Group pushes for railway expansion in Canada

From The Toronto Sun:

About a dozen passengers arrived on the Ontario Northlander train at the Washago, Ont., station on Aug. 30, 2012, from Cochrane. (QMI Agency file photo)
About a dozen passengers arrived on the Ontario Northlander train at the Washago, Ont., station on Aug. 30, 2012, from Cochrane. (QMI Agency file photo)

Around the world there is a quiet revolution brewing. Everywhere except Canada, that is.

It’s based on shared principles and cuts across all political divides by uniting disparate communities through a single, common goal.

No, it’s not a religion, faith or creed.

It wants a return to railways as an efficient way to move people and produce as modern roads and skies become more crowded by the day.

You can find new railways being built in Africa and Asia, Europe and the United States. Some are for fast passenger movement and more and more involve dedicated freight lines.

If this transport revolution is ever to reach critical mass here in Canada, a country that has lost more than 10,000 kilometres of track since 1990 in places as far apart as Vancouver Island and Quebec, it will need to start in the heavily populated province of Ontario.

The Northern & Eastern Ontario Rail Network (NEORN) is a lobby group dedicated to that goal.

It launched a major push Monday to reawaken Canadians to the benefit of rail transport.

Members say concern about rising fuel and road maintenance costs, the need to dramatically reduce carbon emissions and provide the transportation infrastructure necessary for economic development, drives their call for policy makers to return to the values of 100 years ago when steel rails pulled the nation together as one.

“Look back to early last century and Canada was a world leader in rail development,” said Dr. Linda Savory Gordon, Professor Emerita at Algoma University and NEORN member.

“This is a huge country that could only be made to work by binding it together with steel ties. We seem to have lost that vision. Maybe it is time to catch up with the rest of the world and start renewing our rail infrastructure.”

Savory Gordon singles out Ontario as a growing province, rich in population density and major cities, that is counter intuitively closing down rail lines at an unprecedented rate.

As recently as March 2012, the Ontario government announced it was divesting the Ontario Northland Transportation Commission. The Northlander, a six-days-a-week passenger train service connecting Cochrane to Toronto, was discontinued six months later.

Pressure is building to close more lines and switch investment dollars to freeways. This is despite the fact that rail transport is anywhere from 1.9 to 5.5 times more fuel efficient than truck transport and a single train can move as much as 280 trucks.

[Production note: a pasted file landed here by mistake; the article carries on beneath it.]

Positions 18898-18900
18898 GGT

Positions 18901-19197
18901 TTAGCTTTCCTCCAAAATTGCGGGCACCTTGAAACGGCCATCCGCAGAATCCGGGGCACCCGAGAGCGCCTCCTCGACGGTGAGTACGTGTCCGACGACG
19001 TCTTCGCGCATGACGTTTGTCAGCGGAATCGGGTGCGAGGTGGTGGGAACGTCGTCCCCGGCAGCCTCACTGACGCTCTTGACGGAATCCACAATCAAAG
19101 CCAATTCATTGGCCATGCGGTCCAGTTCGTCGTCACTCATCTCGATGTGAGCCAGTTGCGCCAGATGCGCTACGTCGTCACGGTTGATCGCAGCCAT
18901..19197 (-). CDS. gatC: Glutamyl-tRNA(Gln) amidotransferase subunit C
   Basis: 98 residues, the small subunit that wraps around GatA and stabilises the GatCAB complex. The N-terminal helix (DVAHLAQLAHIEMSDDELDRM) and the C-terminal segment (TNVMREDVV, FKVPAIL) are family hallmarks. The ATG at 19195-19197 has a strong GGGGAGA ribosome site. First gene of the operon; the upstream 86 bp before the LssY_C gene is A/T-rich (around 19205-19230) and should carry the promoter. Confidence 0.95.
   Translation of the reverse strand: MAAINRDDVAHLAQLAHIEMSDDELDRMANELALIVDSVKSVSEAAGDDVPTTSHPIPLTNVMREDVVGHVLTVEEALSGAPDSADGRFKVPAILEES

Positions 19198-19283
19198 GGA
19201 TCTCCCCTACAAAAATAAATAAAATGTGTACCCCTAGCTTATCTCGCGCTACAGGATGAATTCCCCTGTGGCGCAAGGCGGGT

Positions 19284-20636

NEORN claims neglect of rail in Ontario has erected barriers to social and economic opportunity while delivering a substantial over-investment of taxes into road repair and expansion. It points to a Leger poll taken in 2009 that showed significant public support (87%) for government investment in rail.

“We live in an era of concern about rising fuel and road maintenance costs,” Savory Gordon said, “and we have the desperate need to dramatically reduce carbon emissions.

“Rail addresses those concerns. It is a real alternative to more public money being sunk into roads and there is ample evidence that planners across the globe believe in that.”

The South African province of Gauteng is a case in point.

It hosts two major cities in Johannesburg and Pretoria and with an almost identical population base and geographic spread as Ontario, has launched a transport master plan which aims to make rail the ‘backbone’ of the region’s public transport network.

Gauteng has released a 25-year plan for a more integrated approach to transport planning, ensuring that residential and commercial development takes place along the province’s main passenger rail corridors.

It also stipulates general aims to modernize all existing rail networks and set future performance targets.

The report states that: “Due to under-investment during the past number of decades, passenger rail transport is not playing its appropriate role in Gauteng.

“There are indications that metropolitan transport planners do not consider the service levels on the rail transport system as sufficiently reliable to form the backbone of an integrated public transport network.”

If that sounds familiar, then replace the word ‘Guateng” with `Canada’ and you see why NEORN wants Canada to start thinking creatively and use steel rails as a starting point.